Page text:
Scottish influences are everywhere around us in our culture in the U.S. from butterscotch candy to Scotch whisky, from Tartan plaid cloth to shortbread cookies. However, full immersion in Scottish culture is never more obvious than when walking down the busy sidewalks of Edinburgh and hearing a piper play a tune. There is the piper we heard outside St. Giles Cathedral on the Royal Mile, and the piper we heard near Waverly Station, the central train station second only to London’s Waterloo Station as the largest train station in the UK. They must limit the pipers to avoid a cacophony of competing songs.
Every corner of every street in the Old Town District of Edinburgh has a restaurant or shop serving the varied needs of the seven million tourists that visit here every year. It is probably a good thing we are not here in August for the Edinburgh Festival because we probably would not have found lodging, and if we had lodging it would be costly. Nevertheless, I am eager for us to attend the Scottish Military Tattoo outside of Edinburgh Castle during the festival. Imagine a formal military pass-in-review ceremony in which the various regiments march and drill with every soldier either a drummer or a piper. We will be back for that show once we obtain tickets.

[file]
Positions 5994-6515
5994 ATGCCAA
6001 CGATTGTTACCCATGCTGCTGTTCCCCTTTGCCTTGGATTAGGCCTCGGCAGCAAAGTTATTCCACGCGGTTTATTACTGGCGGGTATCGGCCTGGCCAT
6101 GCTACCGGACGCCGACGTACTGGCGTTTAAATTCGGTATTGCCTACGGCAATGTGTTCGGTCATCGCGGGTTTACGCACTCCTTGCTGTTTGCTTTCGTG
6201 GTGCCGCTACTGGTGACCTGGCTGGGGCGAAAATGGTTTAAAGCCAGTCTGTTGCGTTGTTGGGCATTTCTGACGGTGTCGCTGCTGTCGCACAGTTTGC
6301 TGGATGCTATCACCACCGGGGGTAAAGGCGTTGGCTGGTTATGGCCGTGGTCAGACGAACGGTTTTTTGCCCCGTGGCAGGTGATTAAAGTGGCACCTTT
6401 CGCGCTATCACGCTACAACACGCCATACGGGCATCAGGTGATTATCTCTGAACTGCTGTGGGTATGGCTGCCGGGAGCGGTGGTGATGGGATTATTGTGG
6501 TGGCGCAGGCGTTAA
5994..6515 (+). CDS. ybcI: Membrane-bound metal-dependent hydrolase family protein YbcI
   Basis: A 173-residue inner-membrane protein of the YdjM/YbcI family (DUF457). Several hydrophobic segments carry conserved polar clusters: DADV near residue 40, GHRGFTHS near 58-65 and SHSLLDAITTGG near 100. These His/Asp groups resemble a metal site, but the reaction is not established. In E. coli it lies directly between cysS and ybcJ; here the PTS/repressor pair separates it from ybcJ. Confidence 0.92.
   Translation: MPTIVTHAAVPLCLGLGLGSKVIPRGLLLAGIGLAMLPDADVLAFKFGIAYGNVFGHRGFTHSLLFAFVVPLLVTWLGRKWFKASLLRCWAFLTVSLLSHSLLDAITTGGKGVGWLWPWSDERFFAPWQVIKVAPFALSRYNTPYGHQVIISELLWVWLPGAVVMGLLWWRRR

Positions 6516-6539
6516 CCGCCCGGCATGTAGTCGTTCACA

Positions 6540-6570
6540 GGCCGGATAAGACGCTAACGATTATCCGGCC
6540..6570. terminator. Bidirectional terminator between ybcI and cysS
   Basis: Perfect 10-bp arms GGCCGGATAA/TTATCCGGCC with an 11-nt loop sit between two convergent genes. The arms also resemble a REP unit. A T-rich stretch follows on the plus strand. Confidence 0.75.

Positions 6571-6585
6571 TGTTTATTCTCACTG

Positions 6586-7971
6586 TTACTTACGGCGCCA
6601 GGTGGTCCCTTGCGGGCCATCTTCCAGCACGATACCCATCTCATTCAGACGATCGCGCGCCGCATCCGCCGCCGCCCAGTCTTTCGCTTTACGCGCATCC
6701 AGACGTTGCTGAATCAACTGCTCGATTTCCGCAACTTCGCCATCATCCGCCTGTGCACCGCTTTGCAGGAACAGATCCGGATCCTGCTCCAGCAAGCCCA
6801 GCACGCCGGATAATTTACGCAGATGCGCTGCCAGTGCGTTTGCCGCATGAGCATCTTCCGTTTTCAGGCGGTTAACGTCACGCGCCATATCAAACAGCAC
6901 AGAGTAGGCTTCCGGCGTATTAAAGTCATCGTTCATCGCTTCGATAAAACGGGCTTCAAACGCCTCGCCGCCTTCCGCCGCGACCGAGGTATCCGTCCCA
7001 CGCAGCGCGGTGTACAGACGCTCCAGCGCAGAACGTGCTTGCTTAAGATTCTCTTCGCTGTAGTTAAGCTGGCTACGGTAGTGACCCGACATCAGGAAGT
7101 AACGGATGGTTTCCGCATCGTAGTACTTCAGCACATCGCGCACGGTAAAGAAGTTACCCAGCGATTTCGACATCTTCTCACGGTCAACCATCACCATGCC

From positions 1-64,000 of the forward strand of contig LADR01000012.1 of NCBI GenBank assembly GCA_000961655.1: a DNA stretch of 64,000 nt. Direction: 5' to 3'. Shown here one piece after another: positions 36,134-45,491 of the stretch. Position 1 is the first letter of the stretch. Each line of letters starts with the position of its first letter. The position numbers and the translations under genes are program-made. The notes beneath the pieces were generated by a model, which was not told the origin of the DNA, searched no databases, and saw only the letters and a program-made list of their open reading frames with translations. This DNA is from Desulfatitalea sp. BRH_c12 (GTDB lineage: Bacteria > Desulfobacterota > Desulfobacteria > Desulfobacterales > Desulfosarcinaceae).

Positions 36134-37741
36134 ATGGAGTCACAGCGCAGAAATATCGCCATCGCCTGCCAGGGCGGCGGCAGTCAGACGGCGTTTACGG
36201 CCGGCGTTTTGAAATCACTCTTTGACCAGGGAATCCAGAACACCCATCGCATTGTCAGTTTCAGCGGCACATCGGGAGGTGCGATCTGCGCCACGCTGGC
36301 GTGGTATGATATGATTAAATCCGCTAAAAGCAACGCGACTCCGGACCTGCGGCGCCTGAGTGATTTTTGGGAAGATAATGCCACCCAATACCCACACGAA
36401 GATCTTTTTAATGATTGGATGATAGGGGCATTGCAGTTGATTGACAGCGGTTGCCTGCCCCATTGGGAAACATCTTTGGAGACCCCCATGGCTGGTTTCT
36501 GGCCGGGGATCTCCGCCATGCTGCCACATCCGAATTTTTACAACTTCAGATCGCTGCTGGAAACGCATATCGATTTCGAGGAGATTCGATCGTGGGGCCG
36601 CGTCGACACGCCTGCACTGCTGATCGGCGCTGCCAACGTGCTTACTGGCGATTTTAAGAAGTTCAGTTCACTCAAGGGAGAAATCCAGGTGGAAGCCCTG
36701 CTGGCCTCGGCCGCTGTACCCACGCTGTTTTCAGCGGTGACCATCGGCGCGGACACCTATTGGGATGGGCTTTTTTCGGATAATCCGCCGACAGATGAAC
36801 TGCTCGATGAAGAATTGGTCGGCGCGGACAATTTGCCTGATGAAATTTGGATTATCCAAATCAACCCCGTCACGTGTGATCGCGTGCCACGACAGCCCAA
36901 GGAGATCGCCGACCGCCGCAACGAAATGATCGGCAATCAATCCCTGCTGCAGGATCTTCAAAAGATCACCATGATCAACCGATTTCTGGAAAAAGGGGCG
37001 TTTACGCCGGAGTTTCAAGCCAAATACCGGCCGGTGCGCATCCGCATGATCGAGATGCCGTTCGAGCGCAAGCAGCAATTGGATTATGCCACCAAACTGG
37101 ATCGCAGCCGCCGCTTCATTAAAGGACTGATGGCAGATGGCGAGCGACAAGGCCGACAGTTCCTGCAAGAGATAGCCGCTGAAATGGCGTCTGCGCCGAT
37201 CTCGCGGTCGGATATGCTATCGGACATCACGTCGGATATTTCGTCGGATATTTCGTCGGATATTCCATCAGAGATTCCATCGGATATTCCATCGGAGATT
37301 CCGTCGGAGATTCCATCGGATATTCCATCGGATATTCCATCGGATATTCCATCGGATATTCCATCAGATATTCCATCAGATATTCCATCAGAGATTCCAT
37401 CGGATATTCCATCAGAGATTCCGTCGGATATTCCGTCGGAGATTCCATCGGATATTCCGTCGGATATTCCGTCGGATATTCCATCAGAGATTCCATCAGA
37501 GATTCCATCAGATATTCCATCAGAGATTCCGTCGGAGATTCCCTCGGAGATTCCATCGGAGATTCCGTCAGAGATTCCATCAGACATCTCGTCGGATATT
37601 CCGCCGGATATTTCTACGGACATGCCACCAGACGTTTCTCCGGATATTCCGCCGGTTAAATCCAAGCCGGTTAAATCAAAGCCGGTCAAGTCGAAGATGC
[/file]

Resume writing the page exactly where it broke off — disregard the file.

Unlike our desire to get off the beaten path, we are currently in full tourist mode. We had to visit Edinburgh Castle, which towers over the city. We took the hop-on hop-off sightseeing bus around town to get a feel for what Edinburgh had in store for us. We walked along the Royal Mile of shops and restaurants on High Street just to say we did, or more likely so we would not have to say that we didn’t. I still want to hike up Arthur’s Seat, the 823 foot tall hill in Holyrood Park, one of the largest parks in the UK with castle ruins dating back 2,000 years. Holyrood Palace near the base of the hill is the Queen’s official residence in Scotland, and is open to the public when the Royal Family is not in attendance.
We have a couple of cathedrals to see on the ABC tour (Another Blessed Church), which I became accustomed to after more than a year touring through much of Latin America. I do not know if we will fit in the Edinburgh Zoo or the Royal Botanical Gardens. However, I do expect us to tour the HMS Britannica, once the royal family yacht. I have done my best to keep up the pace while fighting off a cold. It is a good thing, too, because we are headed to Glasgow this weekend. Clearly, we will need to return to Edinburgh to discover more of its plentiful delights. Right now we are off for a spot of tea.